If Head Co disposes of any of its partnership cost setting interests in the partnership, both the Partnership and C Co (which is wholly-owned by the partnership) will leave the consolidated group. In accordance with the ordering rules in Division 711, a tax cost must first be set for the membership interests in C Co before a tax cost is set for the partnership cost setting interests in the partnership.The tax cost of membership interests in C Co are worked out in the usual way, however, the modified rules in Subdivision 713-E apply to work out the tax cost of the partnership cost setting interests in the partnership (see subsections 713-255(1), (4) and (5)).The tax cost of each of Head Co's partnership cost setting interests in the partnership will be equal to each partner's share of the terminating value of the underlying asset to which the partnership cost setting interest relates. One of the underlying assets of the partnership will be the partnership's membership interests in C Co (whose tax cost is set under Division 711).

Adjustments to leaving partner's allocable cost amount

2.83 As mentioned above, where a partner leaves a consolidated group, special rules are required in order to ensure that the leaving partner's allocable cost amount includes the partner's share of certain partnership attributes. Accordingly, section 713-265 requires that, where a partner leaves a consolidated group, it must adjust its allocable cost amount to include:

·
its share of partnership deductions to which the partnership becomes entitled;
·
its share of liabilities that the partnership owes to the old group; and
·
its share of liabilities owed to the partnership by the old group (which represent assets of the partnership).

2.84 The adjustments to the leaving partner's allocable cost amount are achieved by modifying the way in which sections 711-35, 711-40 and 711-45 operate.

Modification to step 2 in working out a leaving partner's allocable cost amount

2.85 Section 711-35 is modified so that it operates as if a deduction to which the partnership becomes entitled were a deduction to which the partner becomes entitled (to the extent of the partner's individual share of the deduction) and is the same kind of deduction as the partnership deduction [Schedule 2, Part 5, item 32, subsection 713-265(2)]. This adjustment ensures that the value of the partnership deduction is reflected in the allocable cost amount of the partner as the deduction will eventually flow to the partner (via an adjustment to its partnership distributions).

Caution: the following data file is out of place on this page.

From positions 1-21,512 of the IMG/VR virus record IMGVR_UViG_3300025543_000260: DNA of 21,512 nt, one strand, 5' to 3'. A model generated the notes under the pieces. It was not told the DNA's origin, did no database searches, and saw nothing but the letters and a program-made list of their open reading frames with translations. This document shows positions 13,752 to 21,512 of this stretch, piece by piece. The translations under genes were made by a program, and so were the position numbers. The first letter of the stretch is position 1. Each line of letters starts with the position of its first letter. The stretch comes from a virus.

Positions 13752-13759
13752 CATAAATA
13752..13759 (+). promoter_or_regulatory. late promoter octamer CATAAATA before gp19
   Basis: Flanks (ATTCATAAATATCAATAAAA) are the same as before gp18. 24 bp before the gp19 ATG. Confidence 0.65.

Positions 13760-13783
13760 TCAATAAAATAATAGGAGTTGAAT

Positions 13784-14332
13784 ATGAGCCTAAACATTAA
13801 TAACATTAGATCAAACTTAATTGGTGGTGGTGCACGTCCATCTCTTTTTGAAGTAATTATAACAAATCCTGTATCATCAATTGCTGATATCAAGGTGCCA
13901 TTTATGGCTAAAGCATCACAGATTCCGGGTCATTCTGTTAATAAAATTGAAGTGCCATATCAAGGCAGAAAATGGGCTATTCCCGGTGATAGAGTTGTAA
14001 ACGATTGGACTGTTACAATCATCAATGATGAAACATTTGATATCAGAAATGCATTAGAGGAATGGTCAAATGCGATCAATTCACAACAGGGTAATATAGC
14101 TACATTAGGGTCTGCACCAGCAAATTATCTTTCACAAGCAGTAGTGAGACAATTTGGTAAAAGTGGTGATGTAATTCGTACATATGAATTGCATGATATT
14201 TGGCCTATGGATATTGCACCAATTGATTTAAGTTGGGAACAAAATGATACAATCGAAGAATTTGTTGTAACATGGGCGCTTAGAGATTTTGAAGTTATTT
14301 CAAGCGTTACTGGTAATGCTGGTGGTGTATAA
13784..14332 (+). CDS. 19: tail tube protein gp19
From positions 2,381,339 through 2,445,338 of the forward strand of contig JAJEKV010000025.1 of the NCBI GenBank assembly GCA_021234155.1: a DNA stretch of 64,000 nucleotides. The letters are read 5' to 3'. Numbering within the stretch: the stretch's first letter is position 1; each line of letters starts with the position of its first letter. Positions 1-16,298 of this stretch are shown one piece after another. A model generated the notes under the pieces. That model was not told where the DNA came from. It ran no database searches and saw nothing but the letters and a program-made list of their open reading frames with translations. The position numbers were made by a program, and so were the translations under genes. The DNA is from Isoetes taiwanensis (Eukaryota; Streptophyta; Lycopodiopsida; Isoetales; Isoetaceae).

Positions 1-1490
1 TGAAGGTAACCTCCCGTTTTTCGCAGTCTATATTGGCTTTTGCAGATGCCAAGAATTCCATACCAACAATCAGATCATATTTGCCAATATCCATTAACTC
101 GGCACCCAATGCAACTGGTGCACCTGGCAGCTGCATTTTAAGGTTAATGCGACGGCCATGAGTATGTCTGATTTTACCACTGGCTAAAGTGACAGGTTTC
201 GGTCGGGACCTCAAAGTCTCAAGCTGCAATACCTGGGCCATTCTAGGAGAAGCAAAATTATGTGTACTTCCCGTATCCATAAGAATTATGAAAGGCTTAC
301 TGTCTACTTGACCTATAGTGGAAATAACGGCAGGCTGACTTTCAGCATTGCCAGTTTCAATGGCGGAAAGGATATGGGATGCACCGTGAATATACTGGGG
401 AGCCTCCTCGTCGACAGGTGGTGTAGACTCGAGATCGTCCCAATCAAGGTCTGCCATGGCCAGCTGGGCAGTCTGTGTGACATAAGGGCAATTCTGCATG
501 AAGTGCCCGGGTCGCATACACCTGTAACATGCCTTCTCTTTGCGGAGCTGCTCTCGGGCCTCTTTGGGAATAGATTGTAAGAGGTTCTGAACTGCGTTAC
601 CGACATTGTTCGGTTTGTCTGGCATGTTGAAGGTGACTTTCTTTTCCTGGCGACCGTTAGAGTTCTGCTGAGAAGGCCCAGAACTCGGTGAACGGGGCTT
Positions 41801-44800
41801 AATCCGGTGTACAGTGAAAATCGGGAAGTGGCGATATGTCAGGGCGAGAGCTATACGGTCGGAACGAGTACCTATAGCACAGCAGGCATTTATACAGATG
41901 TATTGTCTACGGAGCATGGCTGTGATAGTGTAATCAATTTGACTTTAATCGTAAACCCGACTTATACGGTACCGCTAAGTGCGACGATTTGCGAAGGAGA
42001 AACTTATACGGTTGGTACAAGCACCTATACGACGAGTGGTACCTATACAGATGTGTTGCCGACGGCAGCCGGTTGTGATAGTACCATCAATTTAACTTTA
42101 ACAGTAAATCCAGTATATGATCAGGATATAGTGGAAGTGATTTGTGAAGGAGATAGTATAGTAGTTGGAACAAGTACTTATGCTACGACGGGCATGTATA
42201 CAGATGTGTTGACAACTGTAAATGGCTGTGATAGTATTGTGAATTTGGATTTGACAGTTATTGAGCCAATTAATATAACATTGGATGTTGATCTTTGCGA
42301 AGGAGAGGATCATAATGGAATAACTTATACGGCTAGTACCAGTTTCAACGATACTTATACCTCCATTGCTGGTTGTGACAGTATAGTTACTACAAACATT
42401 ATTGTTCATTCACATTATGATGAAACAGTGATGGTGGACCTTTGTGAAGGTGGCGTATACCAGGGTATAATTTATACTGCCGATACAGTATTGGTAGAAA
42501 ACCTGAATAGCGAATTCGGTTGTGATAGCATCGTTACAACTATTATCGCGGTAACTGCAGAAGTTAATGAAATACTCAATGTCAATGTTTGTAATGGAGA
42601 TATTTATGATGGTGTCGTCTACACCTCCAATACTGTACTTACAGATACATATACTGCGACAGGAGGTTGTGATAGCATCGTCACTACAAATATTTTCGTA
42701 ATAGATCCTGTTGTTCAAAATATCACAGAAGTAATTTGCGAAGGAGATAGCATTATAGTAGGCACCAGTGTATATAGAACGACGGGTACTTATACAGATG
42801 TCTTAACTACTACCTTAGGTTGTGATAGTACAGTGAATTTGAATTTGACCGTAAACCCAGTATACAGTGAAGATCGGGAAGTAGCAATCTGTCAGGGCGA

Modifications to step 3 in working out a leaving partner's allocable cost amount

2.86 The purposes of section 711-40 is to ensure that where members of the old group have liabilities consisting of amounts owing to the leaving entity, the leaving entity is able to include these amounts when calculating its allocable cost amount (as they are assets of the leaving entity). Under the single entity rule, these intra-group assets and liabilities would not have been recognised.

2.87 As no allocable cost amount is worked out for a leaving entity that is a partnership, without modification, section 711-40 will not apply. This would result in a partner not being able to include its share of partnership assets that consist of liabilities owed by members of the group to the partnership in its allocable cost amount. Accordingly, section 711-40 has been modified to treat such assets as being assets of the partner, and not the partnership, to the extent of the partner's individual share. In other words, the liability is treated as if it is owed to the partner and not the partnership, to the extent of the partner's share of the liability. [Schedule 2, Part 5, item 32, subsection 713-265(3)]

Modifications to step 4 in working out the leaving partner's allocable cost amount

2.88 Section 711-45 operates to reduce a leaving entity's allocable cost amount by the amount of liabilities owed by the leaving entity to the group. As no allocable cost amount is worked out for a partnership, any liabilities of the partnership that are recognised in its statement of financial position which are not liabilities of the partner will not be included in working out a partner's allocable cost amount. This would result in these liabilities never being included in the leaving partner's allocable cost amount, even though they are effectively liabilities of the partner.

2.89 Section 711-45 has been modified so that where a partnership liability is recognised in the partnership's statement of financial position and for that reason is not also included in the partner's statement of financial position, it is treated as if it was a liability of the partner and not the partnership to the extent of the partner's share of the partnership liability. This will allow the partner's share of the partnership liability to be included in step 4 when working out the leaving partner's allocable cost amount. [Schedule 2, Part 5, item 32, subsection 713-265(4)]

Partnership leaves the group - certain partnership cost setting interests treated as having been acquired before 20 September 1985